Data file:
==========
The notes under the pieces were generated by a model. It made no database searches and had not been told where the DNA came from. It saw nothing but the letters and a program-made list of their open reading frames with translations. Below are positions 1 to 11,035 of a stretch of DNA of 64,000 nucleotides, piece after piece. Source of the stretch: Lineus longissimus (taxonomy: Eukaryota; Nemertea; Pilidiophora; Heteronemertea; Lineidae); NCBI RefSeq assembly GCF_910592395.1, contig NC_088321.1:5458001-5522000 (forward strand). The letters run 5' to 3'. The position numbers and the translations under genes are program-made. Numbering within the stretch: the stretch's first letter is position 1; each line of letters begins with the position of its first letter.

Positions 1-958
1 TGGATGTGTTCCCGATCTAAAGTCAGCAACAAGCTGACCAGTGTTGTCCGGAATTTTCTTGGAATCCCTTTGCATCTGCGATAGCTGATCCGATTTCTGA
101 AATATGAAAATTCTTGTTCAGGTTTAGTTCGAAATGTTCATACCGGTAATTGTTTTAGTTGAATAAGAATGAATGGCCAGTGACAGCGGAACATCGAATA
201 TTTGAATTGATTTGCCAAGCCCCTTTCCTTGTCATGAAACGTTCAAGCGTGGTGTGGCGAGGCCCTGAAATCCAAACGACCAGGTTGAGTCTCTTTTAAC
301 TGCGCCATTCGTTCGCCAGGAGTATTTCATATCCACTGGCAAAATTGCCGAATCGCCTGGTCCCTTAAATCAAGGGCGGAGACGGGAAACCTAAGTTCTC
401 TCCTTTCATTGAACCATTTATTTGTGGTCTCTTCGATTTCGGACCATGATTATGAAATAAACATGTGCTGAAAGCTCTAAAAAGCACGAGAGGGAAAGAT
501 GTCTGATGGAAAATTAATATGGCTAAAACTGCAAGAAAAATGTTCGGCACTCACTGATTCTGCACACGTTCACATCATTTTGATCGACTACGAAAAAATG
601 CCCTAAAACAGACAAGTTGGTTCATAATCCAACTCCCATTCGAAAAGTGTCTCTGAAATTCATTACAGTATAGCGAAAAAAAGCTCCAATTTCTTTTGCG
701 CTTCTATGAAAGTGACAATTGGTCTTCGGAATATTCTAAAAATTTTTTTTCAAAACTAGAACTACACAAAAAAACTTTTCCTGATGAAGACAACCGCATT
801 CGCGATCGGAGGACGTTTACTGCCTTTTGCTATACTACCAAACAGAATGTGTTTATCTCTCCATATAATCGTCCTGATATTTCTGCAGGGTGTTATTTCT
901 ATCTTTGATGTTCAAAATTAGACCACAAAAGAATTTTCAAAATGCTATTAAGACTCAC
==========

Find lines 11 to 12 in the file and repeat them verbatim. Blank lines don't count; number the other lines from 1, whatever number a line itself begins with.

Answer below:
801 CGCGATCGGAGGACGTTTACTGCCTTTTGCTATACTACCAAACAGAATGTGTTTATCTCTCCATATAATCGTCCTGATATTTCTGCAGGGTGTTATTTCT
901 ATCTTTGATGTTCAAAATTAGACCACAAAAGAATTTTCAAAATGCTATTAAGACTCAC